P.S. Of course I dig the gear too! I forgot to mention in all of this high browed discussion that I enjoy your publication and the fact you don't seem to have a political agenda. Wow. That IS different!
Hello again, John...
You're certainly welcome, though I didn't really see your comments as a "rant." You raised some good issues, ones that were worth responding to.
Quite true that fine audio, like any realm of personal taste and preference, is ruled by relativities. That's why I don't bother getting involved in the various absolutist dogfights in audio, and stay pretty mellow when it comes to reviewing. Our work here at Positive Feedback Onlineso far as it pertains to reviewingis a set of impressions, of reports from the front lines, that are, in the nature of things, contingent and indicative. They are a journal of audio discovery by our community, written in the hopes that they will prove helpful to others.
I haven't heard the dCS SACD system yet. If I ever do, and I liked the results, I would report it here at PFO. What I have heard and judged "the best" in my listening room, worthy of the Brutus Award for 2003 in its category...the EMM Labs Meitner DAC6...is given in that context, and not as an "absolute." Audiophilia nervosa is a pathetic form of obsession; we are trying to free people from such slavish behavior here at PFO! Once lovers of fine audio realize that they are at liberty to educate their senses...to move from "sense" to "sensibility"...then they are free to love what they love, and to do so intelligently, passionately, and without being threatened by the preferences of others.
And wouldn't that be something!
TAS has lost my advertising dollar by allowing R Greene to dig his heels into B & M and the manufacturers who support them, in his speaker review 2 issues back. When called on the carpet, Harley paid me lip service, and I told him I would not advertise again until I saw an apology to all of us in his editorial- fat chance of that, but so goes the industry. Indeed, I saw the hand writing on the wall years ago, and began an educational website with online store hoping to reach the new blood that ALL mags ignored. Too little to late, I'm afraid. We are now left with generations of incest, and zero new hobbyists.
'Pile is akin to pabulum, and has been. Not that it wasn't often a fun read, with the likes of Corey G, and Sam of old.
My friend goes to Brazil every year...brings back some very nice brands of jazz...I must say without exception, these labels, CD's, which are entirely in Portuguese are absolutely excellent, artistically, technically.
I wonder if the Brazilian love for music also goes into a more conscientious recording and mastering process???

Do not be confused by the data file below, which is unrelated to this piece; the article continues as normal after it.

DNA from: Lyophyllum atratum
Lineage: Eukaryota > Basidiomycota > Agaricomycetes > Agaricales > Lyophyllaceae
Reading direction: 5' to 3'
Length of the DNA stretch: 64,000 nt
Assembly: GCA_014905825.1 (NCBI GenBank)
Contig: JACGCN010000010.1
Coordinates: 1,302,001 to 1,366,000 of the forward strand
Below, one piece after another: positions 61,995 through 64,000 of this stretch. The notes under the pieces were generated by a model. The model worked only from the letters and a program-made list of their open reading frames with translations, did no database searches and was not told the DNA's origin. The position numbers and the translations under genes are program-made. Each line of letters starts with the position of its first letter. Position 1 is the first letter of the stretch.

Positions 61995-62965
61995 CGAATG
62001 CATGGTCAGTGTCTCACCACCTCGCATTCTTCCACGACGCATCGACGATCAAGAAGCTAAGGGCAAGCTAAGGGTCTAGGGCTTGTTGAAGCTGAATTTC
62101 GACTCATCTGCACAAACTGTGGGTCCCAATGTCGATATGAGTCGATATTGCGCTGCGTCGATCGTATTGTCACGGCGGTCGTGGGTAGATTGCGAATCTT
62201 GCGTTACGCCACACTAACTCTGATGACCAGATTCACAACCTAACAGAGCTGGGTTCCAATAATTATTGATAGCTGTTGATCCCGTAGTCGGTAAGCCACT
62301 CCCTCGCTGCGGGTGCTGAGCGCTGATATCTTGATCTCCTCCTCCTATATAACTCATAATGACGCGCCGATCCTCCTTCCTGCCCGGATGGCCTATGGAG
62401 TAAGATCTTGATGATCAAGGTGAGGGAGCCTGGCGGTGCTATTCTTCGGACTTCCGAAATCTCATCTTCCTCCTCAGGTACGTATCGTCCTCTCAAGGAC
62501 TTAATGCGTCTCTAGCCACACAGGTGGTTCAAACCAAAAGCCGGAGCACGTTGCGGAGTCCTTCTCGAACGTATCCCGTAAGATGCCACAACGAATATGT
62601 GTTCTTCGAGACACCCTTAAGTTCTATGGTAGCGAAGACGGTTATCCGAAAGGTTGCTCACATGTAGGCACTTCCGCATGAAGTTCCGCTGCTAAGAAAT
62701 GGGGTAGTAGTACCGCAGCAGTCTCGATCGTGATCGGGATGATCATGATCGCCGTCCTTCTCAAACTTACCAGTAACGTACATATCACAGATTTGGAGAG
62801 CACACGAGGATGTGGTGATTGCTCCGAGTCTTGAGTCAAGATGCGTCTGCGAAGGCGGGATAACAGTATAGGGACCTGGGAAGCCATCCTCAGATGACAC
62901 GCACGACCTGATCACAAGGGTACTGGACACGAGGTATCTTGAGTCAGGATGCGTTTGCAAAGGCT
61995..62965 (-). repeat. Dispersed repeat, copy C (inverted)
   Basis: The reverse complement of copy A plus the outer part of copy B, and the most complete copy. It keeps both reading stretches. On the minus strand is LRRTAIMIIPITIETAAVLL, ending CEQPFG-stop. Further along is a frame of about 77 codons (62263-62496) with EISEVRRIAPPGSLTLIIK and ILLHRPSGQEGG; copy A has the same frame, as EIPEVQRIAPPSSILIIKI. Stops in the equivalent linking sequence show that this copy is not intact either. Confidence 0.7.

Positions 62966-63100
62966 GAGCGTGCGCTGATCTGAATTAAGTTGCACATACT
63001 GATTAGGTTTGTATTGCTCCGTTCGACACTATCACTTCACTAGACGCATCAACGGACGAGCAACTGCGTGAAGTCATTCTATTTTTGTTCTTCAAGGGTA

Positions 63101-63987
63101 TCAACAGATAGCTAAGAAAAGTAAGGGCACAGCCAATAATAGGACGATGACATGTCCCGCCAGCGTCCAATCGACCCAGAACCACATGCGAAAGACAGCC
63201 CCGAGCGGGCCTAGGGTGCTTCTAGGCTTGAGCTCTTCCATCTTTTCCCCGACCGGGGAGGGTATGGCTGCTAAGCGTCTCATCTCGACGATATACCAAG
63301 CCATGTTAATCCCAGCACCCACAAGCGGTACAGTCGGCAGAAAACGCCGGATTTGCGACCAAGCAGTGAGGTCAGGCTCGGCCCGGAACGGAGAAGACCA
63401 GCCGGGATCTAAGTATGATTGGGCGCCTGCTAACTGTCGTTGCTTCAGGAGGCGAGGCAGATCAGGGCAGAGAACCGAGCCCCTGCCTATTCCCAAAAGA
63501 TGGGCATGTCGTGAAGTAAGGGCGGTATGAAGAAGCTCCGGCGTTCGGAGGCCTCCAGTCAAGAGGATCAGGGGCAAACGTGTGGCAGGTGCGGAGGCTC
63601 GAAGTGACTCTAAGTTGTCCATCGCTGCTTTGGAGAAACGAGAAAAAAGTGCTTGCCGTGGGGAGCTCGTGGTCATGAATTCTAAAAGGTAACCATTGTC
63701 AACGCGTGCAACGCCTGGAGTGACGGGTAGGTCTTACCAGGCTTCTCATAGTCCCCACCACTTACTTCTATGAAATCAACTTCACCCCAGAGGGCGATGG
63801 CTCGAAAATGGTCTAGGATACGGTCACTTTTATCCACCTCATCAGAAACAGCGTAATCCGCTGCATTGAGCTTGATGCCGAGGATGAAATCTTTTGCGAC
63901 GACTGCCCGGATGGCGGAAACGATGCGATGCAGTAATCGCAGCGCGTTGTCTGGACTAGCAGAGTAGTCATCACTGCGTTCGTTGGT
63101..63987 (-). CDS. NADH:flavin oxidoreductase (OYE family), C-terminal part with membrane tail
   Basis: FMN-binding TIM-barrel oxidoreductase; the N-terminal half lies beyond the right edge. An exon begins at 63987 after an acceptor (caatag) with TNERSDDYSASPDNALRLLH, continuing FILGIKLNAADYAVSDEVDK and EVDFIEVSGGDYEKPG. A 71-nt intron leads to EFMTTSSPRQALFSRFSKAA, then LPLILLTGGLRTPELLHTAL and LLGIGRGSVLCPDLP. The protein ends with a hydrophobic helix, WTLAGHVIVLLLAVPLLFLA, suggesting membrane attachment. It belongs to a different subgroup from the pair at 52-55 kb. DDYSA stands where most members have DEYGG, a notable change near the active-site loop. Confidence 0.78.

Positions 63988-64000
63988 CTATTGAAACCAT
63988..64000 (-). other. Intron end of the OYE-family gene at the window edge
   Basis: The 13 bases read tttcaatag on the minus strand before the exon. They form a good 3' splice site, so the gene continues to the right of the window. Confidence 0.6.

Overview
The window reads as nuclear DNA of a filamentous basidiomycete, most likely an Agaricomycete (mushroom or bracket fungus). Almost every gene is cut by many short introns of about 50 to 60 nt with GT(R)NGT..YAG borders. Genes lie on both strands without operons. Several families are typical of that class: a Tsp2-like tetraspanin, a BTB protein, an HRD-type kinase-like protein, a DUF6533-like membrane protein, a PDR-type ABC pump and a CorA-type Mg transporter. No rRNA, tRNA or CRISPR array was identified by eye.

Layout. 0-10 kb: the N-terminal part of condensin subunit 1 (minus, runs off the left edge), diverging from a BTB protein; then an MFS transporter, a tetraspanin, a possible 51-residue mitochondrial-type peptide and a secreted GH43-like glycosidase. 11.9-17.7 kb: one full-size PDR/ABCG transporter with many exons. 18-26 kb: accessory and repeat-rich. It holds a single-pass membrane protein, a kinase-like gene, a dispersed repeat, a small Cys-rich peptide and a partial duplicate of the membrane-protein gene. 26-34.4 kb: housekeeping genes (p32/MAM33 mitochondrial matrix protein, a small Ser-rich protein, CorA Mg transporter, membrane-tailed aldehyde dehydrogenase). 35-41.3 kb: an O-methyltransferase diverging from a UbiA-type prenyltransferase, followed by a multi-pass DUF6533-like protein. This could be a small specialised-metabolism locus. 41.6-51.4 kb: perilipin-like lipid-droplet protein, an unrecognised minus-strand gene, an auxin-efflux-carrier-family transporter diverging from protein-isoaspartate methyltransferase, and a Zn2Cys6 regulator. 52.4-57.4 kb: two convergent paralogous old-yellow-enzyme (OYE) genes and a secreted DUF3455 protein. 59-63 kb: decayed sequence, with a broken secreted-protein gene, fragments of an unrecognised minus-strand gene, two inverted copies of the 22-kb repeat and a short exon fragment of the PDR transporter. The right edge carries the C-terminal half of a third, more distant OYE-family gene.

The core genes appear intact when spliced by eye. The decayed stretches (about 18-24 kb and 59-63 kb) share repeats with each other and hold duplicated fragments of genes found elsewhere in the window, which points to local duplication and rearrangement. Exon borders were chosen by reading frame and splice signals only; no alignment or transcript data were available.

years ago I lived in Brasil; it's a wonderful place (and a disturbing one), filled with
extraordinary music. I will never forget the escolas de samba on thousands of street
corners during the week of Carnival in
I haven't listened to Brasilian recordings in quite a while, so can't comment on their relative quality, but I am tempted to speculate that there may be less opportunity to screw up the recordings than in many studios in the USA. An awful lot of these "half acre of mixing boards, companders, and Eqers"... plus the crummy zip cords, power supplies, and mics... simply need to be dropped into the nearest landfill and forgotten.
Fine recordings are more likely to be produced with simple, direct topologies populated with superior components that are well-matched, and well known, than by the witch's brew of trash that are very common even in smaller studios.
Any studio that practices "less is more; quality, not quantity" in its work is much more likely to produce excellent recordings... in Brasil, or the USA.
After reading this months(?) issue I see we (you) are following the Audiophile outline of magazine design and format. I have no problem with the recognition of products that show an advancement of the state of the art of our hobby. I do however see sameness in all of the audio magazines either in print of on-line in that you have decided to chose one product in each of your audiophile catagories for "best" .
I am neither a neophyte nor an aged sage of the high-end, however, I've been around long enough to have noticed a particular trend in this pursuit of ours. This has to do with the choosing of a "best" product in a endevour that has more than one "best" at any given time because of the nature of the beast, i.e. the imperfection of the equipement and it's inability to deliver all the emotional content as well as complete technical accuracy required to achieve a level of performance above all others.
it is beyond doubt that no single component reproduces the absolute musical event
absolutely it is to some that certain aspects of the playback of a given
performance is reproduced by a given piece of gear in each catagory more accurately
than another but not "in total"(all aspects of repro). Each one has it's
weaknesses as well as strengths. My feeling is that you have a group of as few as two or
three or as many as you can justify that are at defining the state of our art than
the majority. Some are better at reproducing dynamics and detail while others are better
at the emotional end or the overall sense of a musical performance in the total but
lacking in one aspect.